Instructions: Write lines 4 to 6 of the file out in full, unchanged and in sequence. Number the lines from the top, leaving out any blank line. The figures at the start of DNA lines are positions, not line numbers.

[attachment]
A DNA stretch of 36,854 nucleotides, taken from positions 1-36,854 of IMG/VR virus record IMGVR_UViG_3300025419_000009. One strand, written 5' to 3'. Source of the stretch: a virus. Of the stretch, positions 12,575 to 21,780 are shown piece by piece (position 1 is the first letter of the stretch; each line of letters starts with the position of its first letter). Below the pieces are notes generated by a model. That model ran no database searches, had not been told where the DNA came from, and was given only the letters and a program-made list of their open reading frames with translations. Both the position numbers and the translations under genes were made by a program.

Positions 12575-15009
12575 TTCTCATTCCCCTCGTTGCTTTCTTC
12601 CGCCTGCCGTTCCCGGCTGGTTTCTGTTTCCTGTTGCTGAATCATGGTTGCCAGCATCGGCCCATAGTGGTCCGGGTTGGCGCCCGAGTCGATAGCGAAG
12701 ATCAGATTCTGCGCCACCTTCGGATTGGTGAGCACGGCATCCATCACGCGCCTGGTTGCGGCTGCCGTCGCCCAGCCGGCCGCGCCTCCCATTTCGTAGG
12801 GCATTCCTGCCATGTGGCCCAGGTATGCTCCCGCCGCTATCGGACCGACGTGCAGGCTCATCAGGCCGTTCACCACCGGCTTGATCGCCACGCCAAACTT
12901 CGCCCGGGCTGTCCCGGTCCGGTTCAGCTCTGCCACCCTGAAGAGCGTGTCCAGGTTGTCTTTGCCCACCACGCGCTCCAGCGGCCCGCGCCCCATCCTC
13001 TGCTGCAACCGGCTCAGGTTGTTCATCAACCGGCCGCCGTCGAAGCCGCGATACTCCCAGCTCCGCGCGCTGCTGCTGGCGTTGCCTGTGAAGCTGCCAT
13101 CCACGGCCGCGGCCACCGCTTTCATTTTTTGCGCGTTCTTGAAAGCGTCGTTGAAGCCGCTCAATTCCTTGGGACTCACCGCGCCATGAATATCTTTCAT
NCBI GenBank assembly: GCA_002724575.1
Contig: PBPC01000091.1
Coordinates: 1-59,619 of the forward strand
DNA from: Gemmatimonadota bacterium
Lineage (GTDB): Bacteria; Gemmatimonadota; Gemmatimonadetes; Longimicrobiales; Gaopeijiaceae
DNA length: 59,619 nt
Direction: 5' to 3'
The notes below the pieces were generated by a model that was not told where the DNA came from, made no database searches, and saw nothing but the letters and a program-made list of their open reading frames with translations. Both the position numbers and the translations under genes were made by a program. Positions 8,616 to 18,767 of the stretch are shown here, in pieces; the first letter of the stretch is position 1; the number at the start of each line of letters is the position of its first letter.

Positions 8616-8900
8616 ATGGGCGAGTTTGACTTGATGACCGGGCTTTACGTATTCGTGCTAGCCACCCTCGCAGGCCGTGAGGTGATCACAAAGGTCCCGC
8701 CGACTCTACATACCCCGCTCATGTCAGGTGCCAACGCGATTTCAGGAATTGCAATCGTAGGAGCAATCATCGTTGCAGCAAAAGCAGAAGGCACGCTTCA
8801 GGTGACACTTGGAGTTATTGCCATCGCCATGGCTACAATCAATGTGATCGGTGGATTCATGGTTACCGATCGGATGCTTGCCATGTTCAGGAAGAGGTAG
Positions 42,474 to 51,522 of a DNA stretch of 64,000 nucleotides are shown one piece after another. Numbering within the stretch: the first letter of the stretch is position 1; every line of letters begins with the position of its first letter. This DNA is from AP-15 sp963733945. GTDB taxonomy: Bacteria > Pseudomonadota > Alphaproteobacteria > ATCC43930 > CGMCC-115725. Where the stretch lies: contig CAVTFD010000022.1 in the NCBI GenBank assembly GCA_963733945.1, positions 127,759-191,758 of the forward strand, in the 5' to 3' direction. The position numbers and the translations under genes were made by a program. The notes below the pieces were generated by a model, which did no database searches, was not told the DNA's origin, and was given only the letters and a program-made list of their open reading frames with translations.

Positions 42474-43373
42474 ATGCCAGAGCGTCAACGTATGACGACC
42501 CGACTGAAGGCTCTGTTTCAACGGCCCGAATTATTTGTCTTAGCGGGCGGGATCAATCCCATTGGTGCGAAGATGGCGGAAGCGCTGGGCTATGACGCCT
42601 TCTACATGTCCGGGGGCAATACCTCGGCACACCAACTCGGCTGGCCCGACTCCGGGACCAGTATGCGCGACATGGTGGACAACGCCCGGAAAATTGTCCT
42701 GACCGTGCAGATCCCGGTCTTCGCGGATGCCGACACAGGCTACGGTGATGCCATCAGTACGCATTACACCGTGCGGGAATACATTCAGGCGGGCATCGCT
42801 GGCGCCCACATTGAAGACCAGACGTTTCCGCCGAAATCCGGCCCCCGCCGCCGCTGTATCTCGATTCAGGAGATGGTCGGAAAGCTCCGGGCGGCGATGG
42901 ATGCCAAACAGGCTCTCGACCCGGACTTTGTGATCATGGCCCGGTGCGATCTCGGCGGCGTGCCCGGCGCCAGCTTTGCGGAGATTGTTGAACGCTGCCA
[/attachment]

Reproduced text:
12601 CGCCTGCCGTTCCCGGCTGGTTTCTGTTTCCTGTTGCTGAATCATGGTTGCCAGCATCGGCCCATAGTGGTCCGGGTTGGCGCCCGAGTCGATAGCGAAG
12701 ATCAGATTCTGCGCCACCTTCGGATTGGTGAGCACGGCATCCATCACGCGCCTGGTTGCGGCTGCCGTCGCCCAGCCGGCCGCGCCTCCCATTTCGTAGG
12801 GCATTCCTGCCATGTGGCCCAGGTATGCTCCCGCCGCTATCGGACCGACGTGCAGGCTCATCAGGCCGTTCACCACCGGCTTGATCGCCACGCCAAACTT